Behaviors in the elevated category are disruptive and often involve the potential for harm to self or others although the threat is not immanent.

  • Vague threats of violence
  • Hostility towards others
  • Self-harm
  • Suicidal ideation
  • Detached view of reality
  • Bizarre behavior or communication
  • Rapid or odd speech
  • Lack of self care
  • Substance abuse

If a student is displaying behaviors in the elevated category, we typically recommend reaching out to ACT for guidance. A meeting to discuss the student’s behavior should still be conducted, but you may consider if you want to involve another party in the discussion or have someone on stand by in case things are elevated to a crisis. An ACT referral is necessitated at this stage.


Behaviors in the critical or crisis category reflect immanent harm to the self or others. If the student is experience an immediate crisis, call 911 or campus police.

  • If you fear for your safety or the safety of the students or others
  • Active threats of suicide or suicide attempt
  • Verbal or physical threat of harm to others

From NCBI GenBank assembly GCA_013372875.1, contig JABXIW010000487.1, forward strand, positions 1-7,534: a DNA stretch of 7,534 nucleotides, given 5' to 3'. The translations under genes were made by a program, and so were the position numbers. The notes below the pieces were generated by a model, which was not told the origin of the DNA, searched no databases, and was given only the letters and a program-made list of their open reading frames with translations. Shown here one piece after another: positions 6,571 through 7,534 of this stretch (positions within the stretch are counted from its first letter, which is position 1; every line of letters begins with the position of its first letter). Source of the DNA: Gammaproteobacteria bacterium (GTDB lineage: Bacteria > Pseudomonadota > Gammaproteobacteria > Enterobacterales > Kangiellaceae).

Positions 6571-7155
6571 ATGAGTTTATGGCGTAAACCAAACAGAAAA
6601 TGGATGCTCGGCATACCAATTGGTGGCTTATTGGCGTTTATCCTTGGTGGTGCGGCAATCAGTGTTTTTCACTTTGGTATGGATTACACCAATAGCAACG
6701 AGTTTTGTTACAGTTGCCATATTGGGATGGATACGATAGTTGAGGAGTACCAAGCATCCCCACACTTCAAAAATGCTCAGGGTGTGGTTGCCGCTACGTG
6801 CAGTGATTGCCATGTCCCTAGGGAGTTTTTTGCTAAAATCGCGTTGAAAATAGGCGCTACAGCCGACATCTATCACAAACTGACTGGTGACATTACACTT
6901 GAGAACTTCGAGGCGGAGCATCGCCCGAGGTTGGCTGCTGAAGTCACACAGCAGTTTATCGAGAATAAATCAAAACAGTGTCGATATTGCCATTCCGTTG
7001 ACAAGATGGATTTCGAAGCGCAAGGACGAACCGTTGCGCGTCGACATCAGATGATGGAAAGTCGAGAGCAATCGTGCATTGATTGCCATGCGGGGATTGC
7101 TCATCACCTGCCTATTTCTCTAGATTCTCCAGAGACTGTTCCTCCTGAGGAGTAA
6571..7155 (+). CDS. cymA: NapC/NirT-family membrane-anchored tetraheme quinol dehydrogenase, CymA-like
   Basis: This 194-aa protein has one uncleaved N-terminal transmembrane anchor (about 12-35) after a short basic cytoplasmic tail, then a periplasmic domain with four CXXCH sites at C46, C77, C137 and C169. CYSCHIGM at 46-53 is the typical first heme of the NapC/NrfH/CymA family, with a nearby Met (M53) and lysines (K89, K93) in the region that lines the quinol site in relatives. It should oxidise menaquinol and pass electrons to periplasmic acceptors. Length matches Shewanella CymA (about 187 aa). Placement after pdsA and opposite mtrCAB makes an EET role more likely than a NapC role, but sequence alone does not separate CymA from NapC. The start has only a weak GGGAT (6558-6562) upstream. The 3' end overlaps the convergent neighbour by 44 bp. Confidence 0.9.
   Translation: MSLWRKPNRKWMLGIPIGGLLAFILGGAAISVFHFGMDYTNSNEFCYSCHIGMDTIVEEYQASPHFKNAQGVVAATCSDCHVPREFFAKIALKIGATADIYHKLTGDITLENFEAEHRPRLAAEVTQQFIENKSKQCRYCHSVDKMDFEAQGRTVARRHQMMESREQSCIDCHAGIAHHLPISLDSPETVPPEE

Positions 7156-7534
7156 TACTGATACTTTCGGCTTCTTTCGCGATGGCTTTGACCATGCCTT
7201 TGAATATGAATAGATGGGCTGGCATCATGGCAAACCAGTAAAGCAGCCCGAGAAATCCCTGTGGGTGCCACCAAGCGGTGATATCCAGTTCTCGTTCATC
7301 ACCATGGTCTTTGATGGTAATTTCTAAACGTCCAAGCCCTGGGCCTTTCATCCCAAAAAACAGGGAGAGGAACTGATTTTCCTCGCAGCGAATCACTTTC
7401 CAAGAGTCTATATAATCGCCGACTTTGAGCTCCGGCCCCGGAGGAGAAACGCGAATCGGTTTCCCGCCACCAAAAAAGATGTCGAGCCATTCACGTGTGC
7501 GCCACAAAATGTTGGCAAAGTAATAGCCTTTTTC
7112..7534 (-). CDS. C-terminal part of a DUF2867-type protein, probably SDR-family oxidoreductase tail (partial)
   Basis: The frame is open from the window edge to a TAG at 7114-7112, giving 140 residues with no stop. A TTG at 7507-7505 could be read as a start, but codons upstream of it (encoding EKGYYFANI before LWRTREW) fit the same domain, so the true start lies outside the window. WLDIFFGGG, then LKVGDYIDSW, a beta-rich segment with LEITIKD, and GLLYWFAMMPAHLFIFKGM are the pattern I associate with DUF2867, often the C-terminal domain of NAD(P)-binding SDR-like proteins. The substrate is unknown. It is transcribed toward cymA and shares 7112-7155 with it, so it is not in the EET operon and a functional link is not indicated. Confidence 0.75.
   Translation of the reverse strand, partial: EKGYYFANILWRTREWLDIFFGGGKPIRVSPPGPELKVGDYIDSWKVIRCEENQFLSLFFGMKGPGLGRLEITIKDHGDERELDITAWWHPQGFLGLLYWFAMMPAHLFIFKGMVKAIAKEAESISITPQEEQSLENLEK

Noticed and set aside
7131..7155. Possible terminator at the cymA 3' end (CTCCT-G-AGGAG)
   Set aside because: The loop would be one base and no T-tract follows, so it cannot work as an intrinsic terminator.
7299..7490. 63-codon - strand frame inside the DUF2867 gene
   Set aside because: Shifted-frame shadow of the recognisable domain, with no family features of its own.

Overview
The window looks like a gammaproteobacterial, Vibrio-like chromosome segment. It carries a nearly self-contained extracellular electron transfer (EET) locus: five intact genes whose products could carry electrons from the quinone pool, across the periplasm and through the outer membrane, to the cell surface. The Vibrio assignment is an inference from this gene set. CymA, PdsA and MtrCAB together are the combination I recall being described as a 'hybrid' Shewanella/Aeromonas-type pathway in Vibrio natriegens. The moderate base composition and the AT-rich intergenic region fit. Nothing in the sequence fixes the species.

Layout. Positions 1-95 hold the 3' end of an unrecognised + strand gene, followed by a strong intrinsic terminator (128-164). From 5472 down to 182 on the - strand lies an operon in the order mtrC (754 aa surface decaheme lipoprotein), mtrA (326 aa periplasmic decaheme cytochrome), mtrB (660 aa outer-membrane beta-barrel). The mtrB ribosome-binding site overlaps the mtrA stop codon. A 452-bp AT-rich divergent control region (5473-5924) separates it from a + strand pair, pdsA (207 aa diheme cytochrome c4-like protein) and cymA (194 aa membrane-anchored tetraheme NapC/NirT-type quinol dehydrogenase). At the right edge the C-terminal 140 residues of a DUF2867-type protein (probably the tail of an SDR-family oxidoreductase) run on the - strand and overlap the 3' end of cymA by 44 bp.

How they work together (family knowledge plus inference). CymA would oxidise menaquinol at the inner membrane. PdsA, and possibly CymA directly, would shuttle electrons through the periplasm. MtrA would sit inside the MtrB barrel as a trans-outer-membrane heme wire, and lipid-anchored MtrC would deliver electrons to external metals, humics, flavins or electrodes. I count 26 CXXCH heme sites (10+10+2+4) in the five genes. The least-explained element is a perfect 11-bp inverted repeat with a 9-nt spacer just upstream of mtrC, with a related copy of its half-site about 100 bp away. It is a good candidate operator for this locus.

• Physical acts of violence towards others

If a student is displaying behaviors in the critical/crisis category, call 911 or campus police at (478) 471-2414 immediately. An ACT report should be completed after the campus police respond.

Responding to ACT concerns in the classroom

Talk with the student to address any behavioral concerns that are impacting the classroom environment. If possible, before you address the concern with the student, reach out for advice from colleagues, your department chair, or the ACT team. Be sure to have on hand any relevant campus or community resources you think the student may benefit from.

During the discussion, give the student a chance to discuss their concerns and any thing they may be struggling with in or outside of the classroom. Let them know you are willing to listen and provide support where appropriate. Assume a caring and non-judgmental attitude. Share your concerns regarding classroom behaviors or academic performance. It is important to remain calm and be clear about expectations and next steps. Do not promise something you will not be able to provide. Share relevant resources where appropriate.

If you believe the student is in crisis, contact the appropriate department before they leave. Such as calling or walking them over to Counseling Services if you believe they are a threat to themselves or calling campus police if you fear for your safety or the safety of others. Please feel free to submit an ACT report at any time.

List of resources and contact information.

Faculty and staff mental health trainings

Many faculty and staff struggle with how to respond to behavioral and mental health issues that students disclose. The University System of Georgia provides free Mental Health First Aid Training and Suicide Prevention (QPR) training to staff and faculty.

USG Mental Health Trainings